Tools of the Trade: Case Conclusion
Several issues ago, I started writing a series of articles. The purpose of the series was to explain some of the terms a client might see in letters sent by the defense attorney to the claims adjuster/claims attorney as a case progresses. The articles have tracked the progress of a typical case, beginning with the initial pleadings, continuing with written discovery and depositions and finally, concluding with this article on case conclusion.
How are cases concluded? As previously discussed, cases can be dismissed, early on, by way of substantive Motions to Dismiss. These types of case dispositions are rare. More typically, cases wend their way through discovery. Cases are often settled during the discovery process. Settlement can occur through informal means i.e. the attorneys participating in communications designed to reach a settlement, or more formal means, i.e. a mediation where a third party assists the parties in reaching a settlement.
If a case does not settle, the case must be disposed of by the court. If key facts are not in dispute, a court can dispose of the case by granting summary judgment in favor of a party. This type of case disposition is rare. Most often, the court disposes of cases by way of trial. A trial can be either a bench trial or a jury trial. While both types of trials are conducted by a judge, the finder of fact differs. In a bench trial, the judge serves as the fact finder, while in a jury trial, the jury serves as the fact finder.
Following trial, the court retains jurisdiction to rule on post-trial motions. These may seek, for example, a new trial or a reduction in damages. If one or more of the parties disagrees with the result in the trial court, an appeal may be taken. In state courts, the appeal is made to the Illinois Appellate Court. This is an appeal as of right. If a party disagrees with the ruling of the Appellate Court, an appeal can be attempted to the Illinois Supreme Court. However, this is not an appeal as of right, and the Illinois Supreme Court accepts only a small percentage of such appeals. The decision of the Appellate Court, in cases that are appealed, is most often the end of the case, unless the case is reversed and remanded, in which case it is returned to the trial court for further action.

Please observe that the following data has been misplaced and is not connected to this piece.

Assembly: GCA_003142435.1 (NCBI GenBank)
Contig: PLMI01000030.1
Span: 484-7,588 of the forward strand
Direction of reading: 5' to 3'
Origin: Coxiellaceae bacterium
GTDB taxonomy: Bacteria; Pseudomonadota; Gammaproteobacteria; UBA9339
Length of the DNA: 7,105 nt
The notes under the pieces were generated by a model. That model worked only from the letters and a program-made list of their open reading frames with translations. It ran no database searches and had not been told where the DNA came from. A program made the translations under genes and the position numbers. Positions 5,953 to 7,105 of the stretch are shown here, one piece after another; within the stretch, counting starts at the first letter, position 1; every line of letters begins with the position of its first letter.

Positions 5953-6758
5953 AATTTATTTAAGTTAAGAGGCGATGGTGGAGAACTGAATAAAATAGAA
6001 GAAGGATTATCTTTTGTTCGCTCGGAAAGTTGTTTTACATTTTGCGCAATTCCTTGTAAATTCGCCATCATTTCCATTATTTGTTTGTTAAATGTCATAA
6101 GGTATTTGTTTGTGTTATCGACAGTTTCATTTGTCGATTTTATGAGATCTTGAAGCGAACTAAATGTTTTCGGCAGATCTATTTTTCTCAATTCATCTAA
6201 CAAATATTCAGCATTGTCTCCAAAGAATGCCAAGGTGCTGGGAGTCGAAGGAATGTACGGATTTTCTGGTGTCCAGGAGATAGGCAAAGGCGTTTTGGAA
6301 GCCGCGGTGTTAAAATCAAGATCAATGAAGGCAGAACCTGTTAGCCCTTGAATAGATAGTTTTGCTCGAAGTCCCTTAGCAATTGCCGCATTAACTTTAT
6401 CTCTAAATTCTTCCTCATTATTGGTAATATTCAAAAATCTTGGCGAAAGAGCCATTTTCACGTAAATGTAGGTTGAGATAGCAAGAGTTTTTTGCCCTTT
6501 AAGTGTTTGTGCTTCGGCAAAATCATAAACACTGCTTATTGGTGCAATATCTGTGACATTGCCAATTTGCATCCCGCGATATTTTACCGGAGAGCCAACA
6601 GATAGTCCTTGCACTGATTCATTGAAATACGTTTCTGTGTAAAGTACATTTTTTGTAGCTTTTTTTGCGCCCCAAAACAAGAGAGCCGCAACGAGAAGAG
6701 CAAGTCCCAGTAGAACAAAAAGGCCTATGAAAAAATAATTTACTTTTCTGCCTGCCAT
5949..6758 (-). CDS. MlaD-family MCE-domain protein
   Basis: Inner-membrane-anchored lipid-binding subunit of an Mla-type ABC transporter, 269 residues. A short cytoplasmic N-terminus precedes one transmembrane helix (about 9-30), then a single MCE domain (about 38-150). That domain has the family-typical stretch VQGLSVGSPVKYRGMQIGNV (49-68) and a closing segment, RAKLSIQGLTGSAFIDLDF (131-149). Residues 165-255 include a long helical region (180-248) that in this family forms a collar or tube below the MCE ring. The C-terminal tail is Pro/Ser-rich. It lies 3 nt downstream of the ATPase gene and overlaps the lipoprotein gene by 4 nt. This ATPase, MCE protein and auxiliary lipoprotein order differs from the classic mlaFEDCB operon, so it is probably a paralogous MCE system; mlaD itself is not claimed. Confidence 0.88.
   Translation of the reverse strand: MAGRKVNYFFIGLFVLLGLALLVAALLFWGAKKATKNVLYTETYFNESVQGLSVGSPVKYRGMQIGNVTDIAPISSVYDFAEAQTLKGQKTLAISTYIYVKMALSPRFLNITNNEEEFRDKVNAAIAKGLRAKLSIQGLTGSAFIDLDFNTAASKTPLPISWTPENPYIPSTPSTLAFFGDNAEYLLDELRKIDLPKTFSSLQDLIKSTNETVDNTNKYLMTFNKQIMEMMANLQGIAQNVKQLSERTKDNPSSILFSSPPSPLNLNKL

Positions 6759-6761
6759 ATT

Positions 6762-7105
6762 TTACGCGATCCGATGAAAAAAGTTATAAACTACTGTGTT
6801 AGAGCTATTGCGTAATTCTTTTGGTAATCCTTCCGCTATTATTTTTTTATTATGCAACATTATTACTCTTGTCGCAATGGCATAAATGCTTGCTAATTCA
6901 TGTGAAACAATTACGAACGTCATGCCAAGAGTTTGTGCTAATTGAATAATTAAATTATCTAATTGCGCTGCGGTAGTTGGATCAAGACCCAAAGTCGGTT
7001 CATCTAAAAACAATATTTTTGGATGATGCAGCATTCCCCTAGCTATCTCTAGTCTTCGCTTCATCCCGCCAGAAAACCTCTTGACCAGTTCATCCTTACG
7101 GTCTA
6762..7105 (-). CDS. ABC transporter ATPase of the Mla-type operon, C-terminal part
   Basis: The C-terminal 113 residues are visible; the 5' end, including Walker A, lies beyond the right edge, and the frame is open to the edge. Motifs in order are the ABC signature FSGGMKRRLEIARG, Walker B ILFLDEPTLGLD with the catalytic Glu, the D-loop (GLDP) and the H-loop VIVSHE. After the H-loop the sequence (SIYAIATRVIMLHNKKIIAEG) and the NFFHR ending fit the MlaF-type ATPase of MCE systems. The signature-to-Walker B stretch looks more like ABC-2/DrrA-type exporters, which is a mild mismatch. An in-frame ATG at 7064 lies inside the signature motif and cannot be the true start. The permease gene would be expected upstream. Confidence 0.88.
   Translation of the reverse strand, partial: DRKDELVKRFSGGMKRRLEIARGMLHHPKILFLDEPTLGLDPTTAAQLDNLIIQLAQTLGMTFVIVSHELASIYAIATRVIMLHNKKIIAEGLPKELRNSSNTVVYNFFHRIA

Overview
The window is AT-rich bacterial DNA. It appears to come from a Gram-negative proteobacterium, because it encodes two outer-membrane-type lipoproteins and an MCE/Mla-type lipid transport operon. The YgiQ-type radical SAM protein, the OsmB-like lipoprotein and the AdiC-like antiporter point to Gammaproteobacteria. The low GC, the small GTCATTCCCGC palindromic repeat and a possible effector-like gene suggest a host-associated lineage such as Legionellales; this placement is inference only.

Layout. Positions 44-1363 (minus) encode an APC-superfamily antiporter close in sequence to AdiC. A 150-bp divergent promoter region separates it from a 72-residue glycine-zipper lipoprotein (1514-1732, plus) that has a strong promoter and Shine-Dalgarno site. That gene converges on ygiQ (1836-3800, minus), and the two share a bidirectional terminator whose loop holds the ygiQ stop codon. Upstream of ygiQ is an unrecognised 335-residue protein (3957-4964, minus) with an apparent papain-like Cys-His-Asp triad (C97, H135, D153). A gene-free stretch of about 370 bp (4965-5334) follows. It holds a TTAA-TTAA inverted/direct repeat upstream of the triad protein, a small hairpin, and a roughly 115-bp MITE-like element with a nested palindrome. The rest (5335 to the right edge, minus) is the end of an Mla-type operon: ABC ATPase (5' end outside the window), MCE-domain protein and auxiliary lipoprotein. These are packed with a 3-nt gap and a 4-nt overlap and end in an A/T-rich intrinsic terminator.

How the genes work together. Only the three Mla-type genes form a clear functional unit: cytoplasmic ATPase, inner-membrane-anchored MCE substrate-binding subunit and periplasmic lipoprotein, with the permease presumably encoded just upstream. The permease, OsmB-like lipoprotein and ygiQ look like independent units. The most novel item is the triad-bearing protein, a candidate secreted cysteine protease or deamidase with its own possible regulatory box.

In federal court, a district court’s ruling may be appealed to the U.S. Court of Appeals, Again, while a party that disagrees with the ruling of the Court of Appeals may seek to have the case reviewed by the United States Supreme Court, the United States Supreme Court takes very few cases each year. As such, the decision of the Court of Appeals, in federal cases that are appealed, is most often the end of the case, unless the case is reversed and remanded, in which case it is returned to the district court for further action.
I want reiterate that a major part of the defense attorney’s job is to shepherd the client through the process of a lawsuit, keeping them informed and answering their questions. As such, if someone has a question or concern about the plan for, or status of, the case, he or she should contact the defense attorney handling the case. The defense attorney will be happy to answer your questions and/or address your concerns.
Originally published in the Fall 2012 edition of Quinn Quarterly.